I need to stop reading things just because they're queer. Surely there are better novels with actual bisexual representation than this. That said, I also need to stop reading straight people's reviews of queer novels because if I read one more top review that says a book is "hypocritical" because "the characters are focusing too much on gender" RIGHT AFTER THE REVIEWER DECLARES THAT THEY ARE STRAIGHT I'm gonna implode.

That said, my biggest issue with this book, beside it clearly being a very hea
C Steiner
Jul 19, 2014 C Steiner rated it did not like it
I would place any success from Boyfriends with Girlfriends on the fact that it is one of the few books that features bisexual characters. This inclusion was the only reason I picked it up and kept going throughout it. While it is nice that there is some breakaway from the two LGBTQ book models of "sassy gay friend and straight girl sidekick" and "questioning lesbians come out of the closet," the book felt very flat to me. The conversations seemed unrealistic and forced, and none of the character ...more
Jan 06, 2016 Sascha rated it did not like it
Shelves: couldn-t-finish
the writing was unbearable from the first page. i had to put it down after about twenty pages due to the blatant fetishization of other races. example: when the main (white) girl finds out that the girl she's going to meet is japanese, she gets excited because she "loves everything japanese". it makes it feel like the girl is just another japanese accessory she wants to try out instead of a living, breathing person! not that any of these characters felt like people. they were all so stereotypica ...more
Jan 11, 2015 Joshua rated it really liked it
A culturally diverse book about the LGBT community that doesn't exclude bisexual individuals. I think that this is a really important book because there is a lot of animosity and bi-erasure that comes with being bisexual. Even In in the LGBT community, they are still considered "confused" or "greedy", especially in media and pop culture.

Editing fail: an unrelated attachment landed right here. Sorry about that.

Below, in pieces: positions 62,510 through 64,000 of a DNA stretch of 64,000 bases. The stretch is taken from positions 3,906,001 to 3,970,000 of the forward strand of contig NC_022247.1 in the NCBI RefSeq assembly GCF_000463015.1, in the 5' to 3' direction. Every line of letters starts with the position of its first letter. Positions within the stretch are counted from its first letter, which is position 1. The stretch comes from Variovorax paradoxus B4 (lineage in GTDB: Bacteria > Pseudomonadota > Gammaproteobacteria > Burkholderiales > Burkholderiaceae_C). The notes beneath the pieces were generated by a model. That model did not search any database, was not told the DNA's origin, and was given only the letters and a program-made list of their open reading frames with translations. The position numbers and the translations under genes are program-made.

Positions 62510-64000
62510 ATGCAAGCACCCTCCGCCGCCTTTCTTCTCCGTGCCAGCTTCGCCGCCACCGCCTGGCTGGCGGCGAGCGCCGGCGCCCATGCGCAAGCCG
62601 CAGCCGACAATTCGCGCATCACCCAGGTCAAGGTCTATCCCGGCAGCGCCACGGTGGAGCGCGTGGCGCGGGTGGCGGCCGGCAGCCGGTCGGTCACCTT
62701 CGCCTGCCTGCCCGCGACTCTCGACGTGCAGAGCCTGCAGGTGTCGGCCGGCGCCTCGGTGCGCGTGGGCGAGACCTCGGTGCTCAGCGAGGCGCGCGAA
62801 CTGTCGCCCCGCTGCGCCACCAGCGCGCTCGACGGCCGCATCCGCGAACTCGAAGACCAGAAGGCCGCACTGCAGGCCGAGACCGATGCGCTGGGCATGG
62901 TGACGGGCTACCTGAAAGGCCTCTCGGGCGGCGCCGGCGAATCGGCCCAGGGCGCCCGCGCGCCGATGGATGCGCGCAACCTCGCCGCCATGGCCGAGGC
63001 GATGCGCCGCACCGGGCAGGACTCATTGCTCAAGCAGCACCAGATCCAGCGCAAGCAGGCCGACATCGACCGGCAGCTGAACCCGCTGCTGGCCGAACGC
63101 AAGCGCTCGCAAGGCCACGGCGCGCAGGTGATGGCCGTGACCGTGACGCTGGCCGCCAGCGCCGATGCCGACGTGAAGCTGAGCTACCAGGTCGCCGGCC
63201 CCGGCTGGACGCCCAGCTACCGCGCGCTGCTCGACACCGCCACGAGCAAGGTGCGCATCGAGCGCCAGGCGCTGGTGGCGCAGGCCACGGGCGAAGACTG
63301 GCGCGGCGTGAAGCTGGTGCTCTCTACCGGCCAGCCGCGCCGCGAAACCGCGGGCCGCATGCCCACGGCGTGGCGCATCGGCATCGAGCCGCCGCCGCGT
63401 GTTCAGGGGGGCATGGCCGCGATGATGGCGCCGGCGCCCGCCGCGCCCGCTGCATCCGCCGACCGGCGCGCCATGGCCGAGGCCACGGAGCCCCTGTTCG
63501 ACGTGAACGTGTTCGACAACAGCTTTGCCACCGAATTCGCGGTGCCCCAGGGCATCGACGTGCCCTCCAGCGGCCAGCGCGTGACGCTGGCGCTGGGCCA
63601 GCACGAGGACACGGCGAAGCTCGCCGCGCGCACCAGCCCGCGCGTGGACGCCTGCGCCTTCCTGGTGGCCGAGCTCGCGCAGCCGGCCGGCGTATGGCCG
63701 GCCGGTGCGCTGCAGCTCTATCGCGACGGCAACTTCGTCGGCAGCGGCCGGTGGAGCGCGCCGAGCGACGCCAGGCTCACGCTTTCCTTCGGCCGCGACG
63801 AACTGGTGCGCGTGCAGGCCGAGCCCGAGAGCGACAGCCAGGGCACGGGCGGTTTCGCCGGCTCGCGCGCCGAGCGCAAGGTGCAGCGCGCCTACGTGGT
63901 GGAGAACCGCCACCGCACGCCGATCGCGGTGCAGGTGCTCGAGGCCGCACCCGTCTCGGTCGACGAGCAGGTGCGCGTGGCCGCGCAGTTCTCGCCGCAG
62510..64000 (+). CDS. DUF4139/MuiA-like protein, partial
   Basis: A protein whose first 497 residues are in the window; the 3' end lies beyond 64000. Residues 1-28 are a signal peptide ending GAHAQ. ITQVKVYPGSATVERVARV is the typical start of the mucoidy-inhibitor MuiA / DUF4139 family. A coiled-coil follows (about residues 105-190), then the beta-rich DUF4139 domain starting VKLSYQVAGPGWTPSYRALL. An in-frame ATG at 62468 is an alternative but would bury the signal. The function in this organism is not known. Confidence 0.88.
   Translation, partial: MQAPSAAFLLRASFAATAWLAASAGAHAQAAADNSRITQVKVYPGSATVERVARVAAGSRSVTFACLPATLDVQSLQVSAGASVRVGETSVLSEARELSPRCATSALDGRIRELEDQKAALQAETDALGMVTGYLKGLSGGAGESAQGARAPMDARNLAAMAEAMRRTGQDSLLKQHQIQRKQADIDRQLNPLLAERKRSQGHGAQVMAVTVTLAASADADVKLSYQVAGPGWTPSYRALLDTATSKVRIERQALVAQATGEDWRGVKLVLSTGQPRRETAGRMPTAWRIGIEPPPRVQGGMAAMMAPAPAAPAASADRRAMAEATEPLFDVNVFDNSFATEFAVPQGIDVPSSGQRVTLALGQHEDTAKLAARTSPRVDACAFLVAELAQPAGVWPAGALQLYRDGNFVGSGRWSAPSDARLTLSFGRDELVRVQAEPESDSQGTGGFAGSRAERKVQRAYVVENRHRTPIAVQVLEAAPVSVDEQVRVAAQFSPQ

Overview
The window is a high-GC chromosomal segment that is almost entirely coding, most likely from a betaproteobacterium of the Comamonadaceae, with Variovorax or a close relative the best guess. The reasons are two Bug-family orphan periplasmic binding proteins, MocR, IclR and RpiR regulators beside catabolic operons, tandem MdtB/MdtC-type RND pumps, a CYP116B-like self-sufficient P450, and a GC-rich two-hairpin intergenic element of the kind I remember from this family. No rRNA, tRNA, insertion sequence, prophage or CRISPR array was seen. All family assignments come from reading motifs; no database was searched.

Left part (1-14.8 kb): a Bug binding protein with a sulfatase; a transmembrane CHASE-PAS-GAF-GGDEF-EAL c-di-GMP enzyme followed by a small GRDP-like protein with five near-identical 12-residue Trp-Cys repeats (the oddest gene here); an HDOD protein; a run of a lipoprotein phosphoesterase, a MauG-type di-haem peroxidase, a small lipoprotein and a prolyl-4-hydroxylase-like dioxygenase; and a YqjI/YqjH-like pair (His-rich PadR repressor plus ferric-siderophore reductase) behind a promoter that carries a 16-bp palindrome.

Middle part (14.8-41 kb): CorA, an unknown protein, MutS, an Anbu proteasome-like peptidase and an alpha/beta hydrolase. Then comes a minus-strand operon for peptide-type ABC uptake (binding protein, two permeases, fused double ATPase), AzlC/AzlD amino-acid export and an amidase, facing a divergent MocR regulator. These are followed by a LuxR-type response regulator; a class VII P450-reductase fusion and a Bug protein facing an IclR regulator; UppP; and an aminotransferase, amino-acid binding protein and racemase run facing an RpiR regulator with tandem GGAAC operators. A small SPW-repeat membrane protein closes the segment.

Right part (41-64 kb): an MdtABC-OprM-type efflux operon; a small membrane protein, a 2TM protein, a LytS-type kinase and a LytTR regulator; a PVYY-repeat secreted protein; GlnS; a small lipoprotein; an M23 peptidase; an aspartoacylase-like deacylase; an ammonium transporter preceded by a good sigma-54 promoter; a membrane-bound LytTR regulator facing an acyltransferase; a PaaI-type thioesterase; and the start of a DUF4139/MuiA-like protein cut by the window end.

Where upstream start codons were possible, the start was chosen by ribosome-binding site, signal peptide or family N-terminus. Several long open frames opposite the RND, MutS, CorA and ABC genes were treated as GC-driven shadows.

It wasn't especially heartwrenching or profound, but I don't think that was the authors intention. It's a very cute, light, contemporary read. It's hard to find
Sylwia (Wish Fulfillment)
I would have given this book a higher rating if it didn’t read so young. Aside from the young writing style/genre and the fact that it seemed a little too stereotypical and offensive at times (mostly with race, gender, and slut-stereotyping), this book was a delight to read because of its bi-positivity. Bisexual characters are seldom written and so I almost want to give this book a 5/5 rating for having at least one completely out bisexual character. The bisexual storyline was accurate in that i ...more
Menglong Youk
First, Let me say that this is the fifth book of Alex Sanchez's I've read so far. In each book, my rate isn't below 4 stars. His first and only Trilogy, Rainbow Boys, is in the sixth place of my all time favorite series. I love the way he made and described his characters; not boring, not complicated, but interesting, absorbing and wanting to get some more of the story. This book is basically about a complicated friendship of a lesbain and a straight girl who later discovered that she's bi, and ...more
Dec 03, 2010 Christianne rated it liked it
Shelves: young-adult
Very dialogue driven, but the dialogue seems authentic. Not much in the way of exposition or descriptive writing.

Could draw reluctant readers who are LGBTQ, but I wish it would draw all teen readers who would see multifaceted gay and bi teens as they struggle with identity and relationships.

Also seems like Sanchez specifically wanted to address prejudice against bisexuals among gay teens.

Has a happy ending; doesn't show any bullying; and shows parents trying to come to terms with their kids' sex
Agent Smith
Apr 03, 2011 Agent Smith rated it liked it
Shelves: j-ya-fiction, lgbtq
This was my first time reading an Alex Sanchez novel about teenagers exploring their sexuality. The book resolves around Lance, Allie, Sergio, and Kimiko-four friends who attempt to navigate the ups and downs of being either bisexual, gay, or straight in relationships and what it means to be comfortable and confident with who you are and the choices you make. There was nothing special or extraordinary about the novel, but it was a decent book.
Dec 31, 2015 Nora rated it it was ok
Shelves: 2016
I was super excited to read this book, I think I was expecting something completely different. I thought the characters weren't very realistic and the plot lines were confusing and childish. Thought the characters were very unbelievable and acted like children, but high schoolers. The book had its moments, but very few and short lived. The idea of the book was good, but when it comes to content it didn't show.
Jan 15, 2013 Barb added it
Couldn't finish it. Sanchez was once the only pop author of teen LGBT lit I could find, These days I expect more complex characters and better writing.
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Alex Sanchez is the author of the Rainbow Boys trilogy of teen novels, along with The God Box, Getting It, and the Lambda Award-winning middle-grade novel So Hard to Say. His novel, Bait, won the 2009 Florida Book Award Gold Medal for YA fiction. Alex received his master’s degree in guidance and counseling from Old Dominion University and for many years worked as a youth and family counselor. His ...more
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“Sex is like math: Add the bed, subtract the clothes, divide the legs, and hope you don’t mult—” 1 likes